Precautionary Principle: What Is It?
The precautionary principle is part of the judicial process. Moreover, it has a very specific purpose: to make the process itself effective. More specifically, it grants validity to an imposed sentence.
The main objective is to guarantee the outcome of the process through various measures and avoid possible problems that may arise. “Precautionary” in this context means: preventing the achievement of a certain purpose or foreseeing what might hinder it.
Thus, legally, the precautionary principle is basically a guarantee. It assures the People that there’ll be compliance with the given sentence. Also, because someone vouches for its own development.
The Precautionary Principle
The precautionary principle isn’t expressly mentioned in any laws or policies. In spite of our acceptance of it in international treaties and other statements, not much was done to legally implement it in some countries.
However, some U.S. laws do follow the concept of precautionary principles. For instance, the Occupational Safety and Health Act (OSHA) requires precautionary measures whenever there are chemicals used in the workplace, especially if they’re on the carcinogens list.
Every person has the fundamental rights both to legal counsel and to represent oneself in a trial. Above all, to be equal with the opposing party so nobody lacks defense at any moment.
The precautionary principle has two legal bases that give meaning to its existence. Their Latin foundations are periculum in mora and fumus boni iuris.
- Periculum in mora, translated as legal harm, would be caused by the long duration of the legal proceedings. It refers to the danger that may arise from the fact that it takes considerable time to resolve a legal conflict. For example, a person who’s under surveillance may attempt to flee, hide, or tamper with evidence relevant to the case. Therefore, it’s essential to act quickly and effectively before, during, and after the trial.
- Fumus boni iuris means there’s the probability of a crime. This means there’s sufficient evidence to charge someone with a crime; the alleged culprit. They should always interpret these grounds from the proportionality of the set of charges that are still lacking resolution. This is because a disproportionate or unreasonable measure may violate the rights of individuals, making the precautionary principle counterproductive.
Main Characteristics of the Precautionary Principle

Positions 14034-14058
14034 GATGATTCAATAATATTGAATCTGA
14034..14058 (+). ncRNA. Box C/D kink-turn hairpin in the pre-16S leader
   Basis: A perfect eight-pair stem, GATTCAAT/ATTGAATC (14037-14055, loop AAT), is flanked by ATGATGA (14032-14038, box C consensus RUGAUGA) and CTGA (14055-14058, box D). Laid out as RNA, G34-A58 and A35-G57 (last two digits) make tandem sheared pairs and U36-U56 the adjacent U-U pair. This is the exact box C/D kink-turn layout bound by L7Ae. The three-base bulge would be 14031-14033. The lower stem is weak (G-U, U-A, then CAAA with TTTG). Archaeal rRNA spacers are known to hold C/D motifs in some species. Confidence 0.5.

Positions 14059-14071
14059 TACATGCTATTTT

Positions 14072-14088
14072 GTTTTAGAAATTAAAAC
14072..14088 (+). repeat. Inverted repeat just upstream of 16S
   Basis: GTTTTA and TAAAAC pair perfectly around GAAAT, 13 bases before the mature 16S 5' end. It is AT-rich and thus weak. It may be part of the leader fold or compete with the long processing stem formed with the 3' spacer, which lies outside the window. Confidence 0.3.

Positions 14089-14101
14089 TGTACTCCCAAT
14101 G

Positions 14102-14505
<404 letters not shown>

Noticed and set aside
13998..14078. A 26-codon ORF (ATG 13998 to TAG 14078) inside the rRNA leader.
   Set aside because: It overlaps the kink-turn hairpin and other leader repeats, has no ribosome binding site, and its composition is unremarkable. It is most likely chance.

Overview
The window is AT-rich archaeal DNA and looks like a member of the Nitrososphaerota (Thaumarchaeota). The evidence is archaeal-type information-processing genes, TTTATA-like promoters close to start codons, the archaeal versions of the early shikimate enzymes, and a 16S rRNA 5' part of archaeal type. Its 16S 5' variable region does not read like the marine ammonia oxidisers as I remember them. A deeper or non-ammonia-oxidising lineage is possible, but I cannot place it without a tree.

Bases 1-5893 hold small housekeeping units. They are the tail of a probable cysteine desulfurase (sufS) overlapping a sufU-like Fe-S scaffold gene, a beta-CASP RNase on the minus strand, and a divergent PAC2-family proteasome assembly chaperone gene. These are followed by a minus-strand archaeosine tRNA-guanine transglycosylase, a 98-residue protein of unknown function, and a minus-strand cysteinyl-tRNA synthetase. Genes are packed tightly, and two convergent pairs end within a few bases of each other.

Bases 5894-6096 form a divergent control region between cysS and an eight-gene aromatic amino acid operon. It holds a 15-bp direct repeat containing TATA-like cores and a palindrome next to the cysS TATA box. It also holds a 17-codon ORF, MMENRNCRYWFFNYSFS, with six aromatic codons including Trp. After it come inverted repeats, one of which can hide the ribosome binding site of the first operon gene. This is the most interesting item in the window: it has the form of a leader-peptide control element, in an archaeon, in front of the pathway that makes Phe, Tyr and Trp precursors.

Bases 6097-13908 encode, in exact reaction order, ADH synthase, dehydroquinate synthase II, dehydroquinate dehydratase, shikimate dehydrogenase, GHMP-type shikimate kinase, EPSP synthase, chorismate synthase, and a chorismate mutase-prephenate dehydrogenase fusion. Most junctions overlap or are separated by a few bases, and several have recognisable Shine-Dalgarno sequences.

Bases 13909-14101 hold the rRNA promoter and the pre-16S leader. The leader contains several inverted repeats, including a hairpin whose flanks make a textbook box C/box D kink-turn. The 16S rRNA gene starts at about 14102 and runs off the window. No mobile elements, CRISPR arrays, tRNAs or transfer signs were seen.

The precautionary principle has the following characteristics:
- Instrumentality. It’s justified only in relation to the main process, from which it guarantees its result.
- Provisionality. The precautionary principle isn’t meant to be final. Instead, it disappears when it’s no longer necessary to the due process.
- Temporality. Its duration comes with an expiration date. Of course, there could be exceptions if it affects fundamental rights.
- Variability. The precautionary average is easily modified when the situation that led to its adoption changes.
- Jurisdictionality. The precautionary principle can only be applied by the court. That is, only a judge can decide to impose it because many precautionary principles do affect fundamental rights.
The two kinds of precautionary measures are the precautionary principle and the precautionary approach. They also break down into coercive and interdictive.
A precautionary principle is one that ensures the effectiveness of the judicial process. They apply to the person or persons under investigation, and even to mere suspects who allegedly committed an in flagrante delicto (a criminal caught in the act).
Specifically, let’s mention detention as a primary precautionary principle. A person is deprived of their freedom with the purpose of them being easily available to the judicial authority.
Thus, a precautionary principle can develop during the proceedings. It’s most transcendent for legal purposes. Also, a precautionary measure can divide into personal or proprietary, depending on whether the litigation is about a person or an asset.
Court clerks seek to ensure that the person or asset in question is there when the judge dictates a final sentence. A personal precautionary principle seeks to ensure the criminal is there to fulfill a given sentence. The proprietary one falls on assets or the assets that may become relevant during litigation; bails or seizures are examples of these. It’s worth highlighting pre-trial detention and probation as the two most important personal precautionary measures.
Finally, a preventive principle seeks to avoid an offense or a repeated offense. Its purpose is to ensure social control and safety. These are quite popular nowadays.
In contrast, the interdictive precautionary principle affects and restricts certain rights. In certain cases, these are part of the precautionary measures. This is because they create an alternative offer to pre-trial detention. Also, to protect the victims in the legal proceeding.It might interest you...
All cited sources were thoroughly reviewed by our team to ensure their quality, reliability, currency, and validity. The bibliography of this article was considered reliable and of academic or scientific accuracy.
- Montero Aroca, J., Gómez Colomer, J.L., Barona Vilar, S., Esparza Leibar, I., Etxebarría Guridi, J.F., Derecho Jurisdiccional Penal III, Tirant Manuales.
- Ley de Enjuiciamiento Criminal, LECRIM, https://www.boe.es/buscar/act.php?id=BOE-A-1882-6036
- Artículos 489 a 501 LECRIM, Capítulo II, de la detención.
- David Ortega Gutiérrez, Profesor Titular. Universidad Rey Juan Carlos. Diciembre 2003. Sinopsis artículo 24 CE, http://www.congreso.es/consti/constitucion/indice/sinopsis/sinopsis.jsp?art=24&tipo=2